I love my food. I enjoy buying it, cooking it and most of all eating it. I particularly love colourful food – plates full of traffic-light peppers; bright green salads with shiny scarlet tomatoes; and deep red chorizo running with orange paprika juices. And I especially like that delicious autumn vegetable, squash – just because of its fabulous orange colour. So yesterday I decided to make my perennial autumn favourite: a delicious spiced vegetable tagine, using as many vegetables as I could find in the vegetable box.
A tagine, for those of you who don’t know, is a traditional Moroccan slow-braised stew, named after the pot it is cooked in. A traditional tajine pot is made of a heavy clay, which is sometimes painted or glazed. It consists of two parts: the base is flat and circular with low sides; the top is a large cone or dome-shape which sits on the base during cooking. The cover is designed to encourage all the moisture from the condensation to return to the bottom of the pot. With the cover removed, the base can be taken to the table for serving. I don’t own a proper earthenware tagine, so mine was cooked in my trusty Jamie Oliver large shallow pan, with a lid, to make sure I kept all the moisture trapped inside. It doesn’t work quite as well as the tagine, but it is adequate for this recipe.
Any meat can be used in tagine recipes, but it is ideal for cooking the less expensive cuts of lamb for example, which require slow-braising. I’m quite a sucker for vegetarian food, so I’ll be honest with you, I’ve never cooked a meat tagine, but I do quite fancy a lamb and apricot or a chicken and lemon version (I’ve included a couple of recipes on the side bar if you fancy trying them). Be warned, tagines are on the spicy side! Traditional spices that are used for include ground cinnamon, saffron, ginger, turmeric, cumin, paprika, pepper, as well as the famous spice blend ras elhanout.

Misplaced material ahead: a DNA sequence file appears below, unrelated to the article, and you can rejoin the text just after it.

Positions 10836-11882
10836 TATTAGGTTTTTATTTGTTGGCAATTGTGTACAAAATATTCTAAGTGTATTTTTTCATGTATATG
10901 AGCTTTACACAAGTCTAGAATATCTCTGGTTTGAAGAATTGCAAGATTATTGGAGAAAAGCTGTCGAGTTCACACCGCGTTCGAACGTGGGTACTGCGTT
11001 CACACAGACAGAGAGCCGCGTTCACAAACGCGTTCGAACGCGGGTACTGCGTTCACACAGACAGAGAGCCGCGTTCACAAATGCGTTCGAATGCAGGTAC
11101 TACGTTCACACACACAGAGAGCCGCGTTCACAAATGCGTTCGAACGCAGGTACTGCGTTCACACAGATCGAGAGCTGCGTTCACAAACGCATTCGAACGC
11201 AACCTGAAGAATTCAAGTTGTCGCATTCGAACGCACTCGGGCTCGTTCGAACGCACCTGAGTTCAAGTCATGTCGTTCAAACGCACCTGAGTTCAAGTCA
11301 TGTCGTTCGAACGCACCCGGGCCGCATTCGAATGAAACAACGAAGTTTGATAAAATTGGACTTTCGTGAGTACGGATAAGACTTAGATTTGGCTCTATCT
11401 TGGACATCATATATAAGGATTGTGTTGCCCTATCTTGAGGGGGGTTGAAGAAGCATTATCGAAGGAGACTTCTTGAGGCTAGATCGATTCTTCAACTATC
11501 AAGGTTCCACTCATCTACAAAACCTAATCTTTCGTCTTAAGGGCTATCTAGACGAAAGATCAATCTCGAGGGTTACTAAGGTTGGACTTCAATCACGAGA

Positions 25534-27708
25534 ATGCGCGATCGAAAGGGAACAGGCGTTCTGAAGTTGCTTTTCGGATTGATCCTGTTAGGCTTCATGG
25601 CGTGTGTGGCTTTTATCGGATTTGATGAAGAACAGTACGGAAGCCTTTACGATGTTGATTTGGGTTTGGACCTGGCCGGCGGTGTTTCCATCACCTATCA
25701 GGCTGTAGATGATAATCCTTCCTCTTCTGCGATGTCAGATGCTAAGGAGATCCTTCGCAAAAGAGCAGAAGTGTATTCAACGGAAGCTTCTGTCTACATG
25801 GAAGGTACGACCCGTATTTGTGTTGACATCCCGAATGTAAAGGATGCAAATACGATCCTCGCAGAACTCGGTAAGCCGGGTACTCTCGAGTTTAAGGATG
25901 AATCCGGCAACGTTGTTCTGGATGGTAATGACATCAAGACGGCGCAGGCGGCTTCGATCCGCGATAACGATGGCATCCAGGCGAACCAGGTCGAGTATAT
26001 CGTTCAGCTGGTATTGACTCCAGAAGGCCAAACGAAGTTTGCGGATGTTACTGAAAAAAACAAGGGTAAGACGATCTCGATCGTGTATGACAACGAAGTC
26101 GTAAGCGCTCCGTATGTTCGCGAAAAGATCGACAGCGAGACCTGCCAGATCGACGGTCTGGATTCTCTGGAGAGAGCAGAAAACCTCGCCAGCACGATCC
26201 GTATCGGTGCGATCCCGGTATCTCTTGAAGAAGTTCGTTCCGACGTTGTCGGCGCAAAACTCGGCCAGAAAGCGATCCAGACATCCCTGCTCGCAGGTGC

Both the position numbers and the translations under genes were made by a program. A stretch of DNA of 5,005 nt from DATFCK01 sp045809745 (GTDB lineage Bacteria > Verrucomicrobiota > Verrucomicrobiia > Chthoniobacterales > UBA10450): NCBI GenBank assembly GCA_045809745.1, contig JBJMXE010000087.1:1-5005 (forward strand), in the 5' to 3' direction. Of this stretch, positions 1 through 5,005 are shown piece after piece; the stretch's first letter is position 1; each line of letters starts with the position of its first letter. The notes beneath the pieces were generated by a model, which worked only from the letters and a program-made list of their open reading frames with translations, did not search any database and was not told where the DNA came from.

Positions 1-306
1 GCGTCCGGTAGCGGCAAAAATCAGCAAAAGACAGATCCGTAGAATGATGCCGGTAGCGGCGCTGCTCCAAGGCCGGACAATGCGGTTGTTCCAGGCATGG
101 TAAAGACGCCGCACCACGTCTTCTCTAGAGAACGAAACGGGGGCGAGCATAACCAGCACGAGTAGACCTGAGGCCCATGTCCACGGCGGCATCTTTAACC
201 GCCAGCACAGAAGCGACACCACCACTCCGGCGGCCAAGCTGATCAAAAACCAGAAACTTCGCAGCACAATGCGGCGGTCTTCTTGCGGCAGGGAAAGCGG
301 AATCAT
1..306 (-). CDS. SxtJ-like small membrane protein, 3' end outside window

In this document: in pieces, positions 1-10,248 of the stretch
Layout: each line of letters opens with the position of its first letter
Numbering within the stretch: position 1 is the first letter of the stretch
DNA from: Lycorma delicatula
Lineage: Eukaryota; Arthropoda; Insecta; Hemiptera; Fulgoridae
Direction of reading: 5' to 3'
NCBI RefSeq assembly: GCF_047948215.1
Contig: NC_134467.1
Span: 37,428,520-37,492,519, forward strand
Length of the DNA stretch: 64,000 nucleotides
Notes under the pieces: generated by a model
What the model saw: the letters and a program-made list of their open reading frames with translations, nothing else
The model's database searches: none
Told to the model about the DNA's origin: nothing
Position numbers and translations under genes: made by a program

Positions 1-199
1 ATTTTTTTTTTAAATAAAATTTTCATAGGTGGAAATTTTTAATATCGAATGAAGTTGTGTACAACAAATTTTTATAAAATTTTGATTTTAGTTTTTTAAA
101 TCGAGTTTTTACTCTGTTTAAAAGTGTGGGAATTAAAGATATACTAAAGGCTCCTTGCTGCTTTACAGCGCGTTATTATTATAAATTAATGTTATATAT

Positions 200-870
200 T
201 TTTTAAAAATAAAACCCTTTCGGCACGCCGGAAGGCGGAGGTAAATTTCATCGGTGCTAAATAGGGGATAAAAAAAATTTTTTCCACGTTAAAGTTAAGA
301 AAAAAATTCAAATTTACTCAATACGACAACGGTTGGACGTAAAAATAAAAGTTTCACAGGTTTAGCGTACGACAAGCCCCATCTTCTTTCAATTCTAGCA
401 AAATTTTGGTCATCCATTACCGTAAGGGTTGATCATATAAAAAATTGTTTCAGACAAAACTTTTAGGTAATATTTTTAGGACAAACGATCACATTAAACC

This is my version of a vegetable tagine. I have changed the vegetables from the original recipe I had to suit what I had in the vegetable basket this week. It works just as well, which tends to be the way with vegetarian stews – anything goes.
Ingredients – serves 6
4 tbsp olive oil
2 garlic cloves, crushed
1/2 teaspoon chilli flakes
1 onion, chopped
2 tsp each of ground coriander and paprika
1 tsp each of ground cumin, turmeric and cinnamon
1 large carrot, halved and sliced
1 large parsnip, quartered and sliced
1 butternut squash, cut into chunks
400g can of chick peas – undrained
2 tbsp tomato puree
1 tbsp chilli sauce
salt and pepper
3 tbsp freshly chopped coriander
chicken stock (from a cube)
- Heat the oil in a large saucepan and fry the garlic, chilli flakes, and onion for 10 minutes. Blend all the spices together with a little water to make a paste and add to the pan, stir in well and cook for a further 5 minutes. Add the carrot, parsnip and squash and continue to fry gently for another 5 minutes.
- Stir in the chick-peas with their liquid, together with the passata, tomato puree and the chilli sauce. Bring to the boil, cover and reduce the heat slightly. Simmer for 20 minutes, or until the vegetables are almost soft. If you are not using a traditional tagine, make sure you check that the liquid isn’t all evaporating from the pan. Add a little more water if necessary.
- Stir in the sultanas and cook, covered, for a further 10 minutes.
- Meanwhile, prepare the couscous as per the instructions on the packet. I tend to use chicken stock instead of water, as I find it gives it a nice flavour. Season the tagine, stir in the chopped coriander, and serve with the couscous.
And ahem a nice glass of white wine, or course.